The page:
In 2015, a red wave swept through Atlantic Canada, with all 32 seats going to the Liberals. That’s the good news for them. The bad news is there’s a lot at stake for the government in the East. The Conservatives will be trying to reclaim areas of traditional strength, particularly in New Brunswick and rural Nova Scotia, while the NDP will likely focus on pockets of support in cities like Halifax and St. John’s.
Atlantic Canada has been the friendliest region for Trudeau’s Liberals, with support consistently over 40%. How that support translates into seat counts will be worth watching. Winning every seat again is wishful thinking, but come October 22, it’s likely that Atlantic Canada will be sending a Liberal-heavy contingent to Ottawa.
EgmontIncumbent: Bobby Morrissey (LPC)
Primary challenger: Logan McLellan (CPC)
In 2015, Bobby Morrissey unseated cabinet minister Gail Shea in what was probably the most hotly contested race on Prince Edward Island. If the Conservatives want to win a riding back in P.E.I. (and they most certainly do), this will be the one in which they decide to devote resources to that cause.
St. John’s EastIncumbent: Nick Whalen (LPC)
Primary challenger: Jack Harris (NDP)
St. John’s East genuinely surprised many people as results poured in during the 2015 federal election. Not only was the final result tight, but Liberal candidate Nick Whalen managed to unseat long time, and well-respected incumbent Jack Harris. Mr. Harris is running for his seat again in 2019 and we should expect to see him fight hard to return to Ottawa.
Cape Breton—CansoIncumbent: Rodger Cuzner (LPC)
Primary challenger: Alfie MacLeod (CPC)
Long-time incumbent Rodger Cuzner is retiring, setting up an opportunity for the Conservative Party of Canada to try and fight to win a seat that has been out of its grasp for years. The Liberals have yet to nominate a candidate to replace Cuzner, while the Conservatives have nominated long-time provincial MLA Alfie MacLeod.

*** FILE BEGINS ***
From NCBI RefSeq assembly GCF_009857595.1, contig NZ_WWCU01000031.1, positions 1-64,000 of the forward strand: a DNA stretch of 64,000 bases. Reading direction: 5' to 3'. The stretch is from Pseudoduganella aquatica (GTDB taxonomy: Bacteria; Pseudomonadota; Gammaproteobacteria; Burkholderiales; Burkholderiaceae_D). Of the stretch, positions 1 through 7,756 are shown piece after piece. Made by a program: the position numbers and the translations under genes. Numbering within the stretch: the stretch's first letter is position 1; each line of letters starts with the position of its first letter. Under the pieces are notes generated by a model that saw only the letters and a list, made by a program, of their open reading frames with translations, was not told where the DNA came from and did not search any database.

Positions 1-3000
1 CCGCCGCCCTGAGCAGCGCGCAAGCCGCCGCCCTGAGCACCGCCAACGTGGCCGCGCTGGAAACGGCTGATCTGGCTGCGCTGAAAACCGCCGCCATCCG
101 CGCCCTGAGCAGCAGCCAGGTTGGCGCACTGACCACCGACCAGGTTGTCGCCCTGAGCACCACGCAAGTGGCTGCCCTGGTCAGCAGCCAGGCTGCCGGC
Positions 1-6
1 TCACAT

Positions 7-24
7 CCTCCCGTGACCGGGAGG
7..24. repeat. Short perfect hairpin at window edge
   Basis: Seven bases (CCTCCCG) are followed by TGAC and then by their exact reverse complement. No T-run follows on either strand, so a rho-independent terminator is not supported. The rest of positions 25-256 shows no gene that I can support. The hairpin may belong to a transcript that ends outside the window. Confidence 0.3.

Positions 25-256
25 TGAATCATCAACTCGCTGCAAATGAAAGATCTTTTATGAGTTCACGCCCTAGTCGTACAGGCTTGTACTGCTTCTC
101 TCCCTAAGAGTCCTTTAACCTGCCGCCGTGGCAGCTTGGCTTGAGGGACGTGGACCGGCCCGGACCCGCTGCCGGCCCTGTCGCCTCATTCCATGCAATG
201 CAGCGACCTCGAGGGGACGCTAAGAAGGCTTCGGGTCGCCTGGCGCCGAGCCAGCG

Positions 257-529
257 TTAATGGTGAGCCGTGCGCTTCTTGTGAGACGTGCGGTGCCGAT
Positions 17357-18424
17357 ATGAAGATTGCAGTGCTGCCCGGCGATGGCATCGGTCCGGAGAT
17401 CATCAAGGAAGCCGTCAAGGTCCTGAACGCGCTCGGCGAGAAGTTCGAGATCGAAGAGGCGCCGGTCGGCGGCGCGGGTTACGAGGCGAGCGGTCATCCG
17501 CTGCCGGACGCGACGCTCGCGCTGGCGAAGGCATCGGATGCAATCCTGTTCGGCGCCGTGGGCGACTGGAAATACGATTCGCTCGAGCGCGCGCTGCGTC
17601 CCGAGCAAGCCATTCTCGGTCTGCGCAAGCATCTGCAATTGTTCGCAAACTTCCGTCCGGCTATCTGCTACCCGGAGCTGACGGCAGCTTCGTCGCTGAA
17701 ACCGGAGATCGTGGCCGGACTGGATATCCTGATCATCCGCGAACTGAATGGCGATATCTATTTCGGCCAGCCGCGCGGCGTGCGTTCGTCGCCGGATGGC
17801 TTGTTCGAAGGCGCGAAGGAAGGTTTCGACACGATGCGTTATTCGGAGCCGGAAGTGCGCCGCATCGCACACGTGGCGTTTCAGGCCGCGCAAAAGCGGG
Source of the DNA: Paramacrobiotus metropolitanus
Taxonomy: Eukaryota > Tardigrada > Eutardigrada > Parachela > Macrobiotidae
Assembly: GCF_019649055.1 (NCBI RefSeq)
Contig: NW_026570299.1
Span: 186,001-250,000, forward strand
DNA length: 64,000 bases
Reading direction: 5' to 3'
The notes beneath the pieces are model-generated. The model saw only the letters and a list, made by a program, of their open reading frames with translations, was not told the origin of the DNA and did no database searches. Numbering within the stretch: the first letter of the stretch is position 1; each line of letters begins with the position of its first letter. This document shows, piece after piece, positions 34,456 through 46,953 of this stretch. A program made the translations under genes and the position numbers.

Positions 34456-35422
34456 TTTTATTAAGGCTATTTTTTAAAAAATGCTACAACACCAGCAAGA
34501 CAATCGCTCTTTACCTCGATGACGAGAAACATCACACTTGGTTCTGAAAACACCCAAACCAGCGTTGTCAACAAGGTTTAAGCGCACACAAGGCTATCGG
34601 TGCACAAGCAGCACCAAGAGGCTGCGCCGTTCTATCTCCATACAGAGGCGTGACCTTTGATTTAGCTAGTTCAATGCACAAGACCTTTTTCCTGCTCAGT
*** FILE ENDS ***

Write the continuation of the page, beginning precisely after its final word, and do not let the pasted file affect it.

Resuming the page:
FrederictonIncumbent: Matt DeCourcey (LPC)
Primary challenger: Andrea Johnson (CPC)
New Brunswick is a traditionally difficult place for the Liberal Party of Canada, and Fredericton is in many ways reflective of broad political movement in that province. Watch for the Conservative Party to put up a strong challenge to incumbent Matt DeCourcey in their bid to wrest as many seats as possible from the Liberals in New Brunswick.
Central NovaIncumbent: Sean Fraser (LPC)
Primary challenger: Roger MacKay (CPC)
In many ways, Central Nova is the heartland of the Conservative Party in Nova Scotia. Long held by former cabinet minister Peter MacKay and his father Elmer before him, the riding was also the constituency of choice for Brian Mulroney after his successful 1983 Progressive Conservative Party leadership bid. Expect the Conservative Party of Canada to want this seat back in 2019.
With only 32 seats, Atlantic Canada represents less than 10% of the House of Commons. Nevertheless, a strong showing by the Conservatives in an area the Liberals are counting on could be a sign of a long night for Trudeau.
Consult our Federal Election 2019 section to get the latest perspectives from our experts.